The scenario is a familiar one. Driving home after a long day of work complete with hours of overtime, or perhaps from a fun but exhausting road trip, your eyes begin to feel heavy. Blasting the radio kept you alert for the first couple of minutes but you find yourself zoning out, no longer paying attention to the sounds coming from your favorite music station. The large coffee you had earlier isn’t providing the usual boost of energy and your eyes slowly close. Perhaps you catch yourself mere seconds after you doze off but perhaps not.
On the other side of the coin, maybe you are driving home at night, awake, alert with your eyes on the road. You spot the car in the lane next to yours swerving back and forth, not violently, but enough to stand out. Perhaps a driver who isn’t paying enough attention to the road, or a bit tired late at night. Before you can react, the car swerves into your lane and collides with you.
November 12-18, 2012 – Drowsy Driving Prevention Week
This is the scene the California Highway Patrol and the National Sleep Foundation wants drivers to avoid as they kick off Drowsy Driving Prevention Week from November 12th through 18th. There is no test of drowsy drivers as there are of drivers under the influence of alcohol. However, CHP Commissioner Joe Farrow argues that “fatigued drivers are a safety risk on our roadways. If you are tired, reaction time and judgment can become impaired. Tired drivers behave similarly to those who are intoxicated.”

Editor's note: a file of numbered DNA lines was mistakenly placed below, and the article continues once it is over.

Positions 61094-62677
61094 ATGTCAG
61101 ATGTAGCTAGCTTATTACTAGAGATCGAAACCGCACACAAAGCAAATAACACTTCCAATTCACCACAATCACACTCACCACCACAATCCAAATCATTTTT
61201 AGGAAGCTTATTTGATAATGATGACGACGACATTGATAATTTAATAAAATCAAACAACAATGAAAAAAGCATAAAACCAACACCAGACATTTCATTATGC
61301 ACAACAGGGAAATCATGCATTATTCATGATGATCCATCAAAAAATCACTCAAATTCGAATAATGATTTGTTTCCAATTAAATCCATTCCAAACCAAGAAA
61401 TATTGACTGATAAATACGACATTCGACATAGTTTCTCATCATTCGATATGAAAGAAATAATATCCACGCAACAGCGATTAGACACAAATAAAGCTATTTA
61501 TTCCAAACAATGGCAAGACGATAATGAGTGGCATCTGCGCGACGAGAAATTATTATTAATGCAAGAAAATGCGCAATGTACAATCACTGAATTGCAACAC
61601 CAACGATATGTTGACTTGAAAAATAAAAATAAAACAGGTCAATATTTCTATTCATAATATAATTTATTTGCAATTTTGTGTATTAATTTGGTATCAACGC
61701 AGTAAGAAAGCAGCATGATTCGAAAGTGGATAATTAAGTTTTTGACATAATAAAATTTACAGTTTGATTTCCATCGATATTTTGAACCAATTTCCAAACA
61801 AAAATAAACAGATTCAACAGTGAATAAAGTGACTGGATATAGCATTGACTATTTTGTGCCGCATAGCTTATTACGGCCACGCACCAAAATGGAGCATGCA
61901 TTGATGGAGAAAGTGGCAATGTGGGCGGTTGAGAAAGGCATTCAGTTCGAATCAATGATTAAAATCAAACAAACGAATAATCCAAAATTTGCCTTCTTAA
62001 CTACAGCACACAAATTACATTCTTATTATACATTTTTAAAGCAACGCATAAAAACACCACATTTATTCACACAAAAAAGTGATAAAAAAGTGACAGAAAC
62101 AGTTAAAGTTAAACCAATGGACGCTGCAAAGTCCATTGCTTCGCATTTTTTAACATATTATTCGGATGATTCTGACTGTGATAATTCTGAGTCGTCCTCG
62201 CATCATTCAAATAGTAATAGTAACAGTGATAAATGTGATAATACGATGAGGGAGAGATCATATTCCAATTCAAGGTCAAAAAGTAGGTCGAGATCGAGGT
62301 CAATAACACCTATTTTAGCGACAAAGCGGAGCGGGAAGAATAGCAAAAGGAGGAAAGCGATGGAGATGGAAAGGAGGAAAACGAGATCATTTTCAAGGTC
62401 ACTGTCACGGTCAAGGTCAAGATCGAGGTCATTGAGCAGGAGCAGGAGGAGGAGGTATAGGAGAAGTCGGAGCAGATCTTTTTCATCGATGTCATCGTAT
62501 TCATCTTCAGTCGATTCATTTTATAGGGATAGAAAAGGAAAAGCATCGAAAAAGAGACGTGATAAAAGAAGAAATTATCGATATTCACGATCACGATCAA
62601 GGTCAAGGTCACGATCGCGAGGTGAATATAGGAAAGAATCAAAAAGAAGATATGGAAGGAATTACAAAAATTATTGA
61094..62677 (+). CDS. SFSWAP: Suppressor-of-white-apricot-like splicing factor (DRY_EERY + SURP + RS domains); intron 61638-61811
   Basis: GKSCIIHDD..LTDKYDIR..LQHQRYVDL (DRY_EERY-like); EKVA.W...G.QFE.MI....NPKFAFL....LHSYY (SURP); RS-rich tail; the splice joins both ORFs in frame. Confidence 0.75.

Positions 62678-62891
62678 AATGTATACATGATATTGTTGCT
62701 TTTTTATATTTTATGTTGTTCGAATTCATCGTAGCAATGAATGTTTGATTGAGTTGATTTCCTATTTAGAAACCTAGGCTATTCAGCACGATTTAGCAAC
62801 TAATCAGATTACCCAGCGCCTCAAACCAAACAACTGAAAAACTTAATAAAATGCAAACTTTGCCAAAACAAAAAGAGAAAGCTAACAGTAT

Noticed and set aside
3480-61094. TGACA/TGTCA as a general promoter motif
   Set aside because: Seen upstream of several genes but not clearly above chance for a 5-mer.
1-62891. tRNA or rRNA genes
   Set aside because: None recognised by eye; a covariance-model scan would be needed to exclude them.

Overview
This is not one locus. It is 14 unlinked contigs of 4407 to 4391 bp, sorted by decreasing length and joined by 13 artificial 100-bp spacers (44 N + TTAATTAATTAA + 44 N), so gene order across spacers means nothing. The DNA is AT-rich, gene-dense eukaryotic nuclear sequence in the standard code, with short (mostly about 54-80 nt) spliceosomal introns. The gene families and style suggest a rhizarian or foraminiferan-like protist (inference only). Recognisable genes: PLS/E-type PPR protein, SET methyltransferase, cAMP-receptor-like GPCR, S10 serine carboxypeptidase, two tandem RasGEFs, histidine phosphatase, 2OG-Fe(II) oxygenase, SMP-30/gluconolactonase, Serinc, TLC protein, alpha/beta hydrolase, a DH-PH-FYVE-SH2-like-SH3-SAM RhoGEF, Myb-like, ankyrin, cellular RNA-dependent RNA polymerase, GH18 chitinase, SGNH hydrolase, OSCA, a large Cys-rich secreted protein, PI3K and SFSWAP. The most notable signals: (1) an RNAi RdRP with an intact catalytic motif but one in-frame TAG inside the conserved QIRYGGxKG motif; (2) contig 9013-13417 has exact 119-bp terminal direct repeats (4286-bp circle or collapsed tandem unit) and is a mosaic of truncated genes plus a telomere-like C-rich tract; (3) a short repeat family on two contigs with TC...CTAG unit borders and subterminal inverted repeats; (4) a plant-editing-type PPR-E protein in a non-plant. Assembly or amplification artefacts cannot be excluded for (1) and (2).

Studies estimate that 100,000 police reported crashes are due to drowsy drivers, leading to 1,550 deaths, 71,000 injuries, and $12.5 billion in damage every year. The AAA Foundation for Traffic Safety reports that 13.1% of crashes result in hospital admission. Again however, because no definite numbers can be surveyed, these numbers may actually be underestimations of the damage a drowsy driver causes. Other research has shown that drivers who are sleepy, have impaired functions comparable to drivers with alcohol levels of 0.05.
Additional sleep polls from the National Sleep Foundation in 2011 showed that 52% of drivers have driven drowsy in the past year, and even 37% have admitted to doing so in the past month. This type of driving can be considered a form of negligence and can cause a wide severity of injuries. There is a simple method to avoid drowsy driving and the car accidents that ensue. Get a good night’s rest and try not to drive long distances alone. Remember to take a break every couple of hours and if you find that you are still unable to fight off the drowsiness, stop and find a place to rest before resuming driving. It is far better to be safe and alive than to cause an accident.
CHP Launches Campaign to Fight Driver Drowsiness
Announcements: Drowsy Driving Prevention Week – November 12 – 18
Crashes due to drowsy driving can lead to both personal and financial costs. Drivers can receive jail sentences for negligence and the damage they cause, and many lawsuits have been filed by victims seeking financial compensation for damages they incur. Common injuries that occur due to this include head trauma, separated shoulders, broken or fractured bones, spinal cord, neck and back injuries. If you or a loved one is a victim of an accident due to another party falling asleep at the wheel you may be entitled to compensation for expenses incurred due to the accident. Our San Francisco/Oakland personal injury attorney can help you determine if a claim is appropriate for your situation.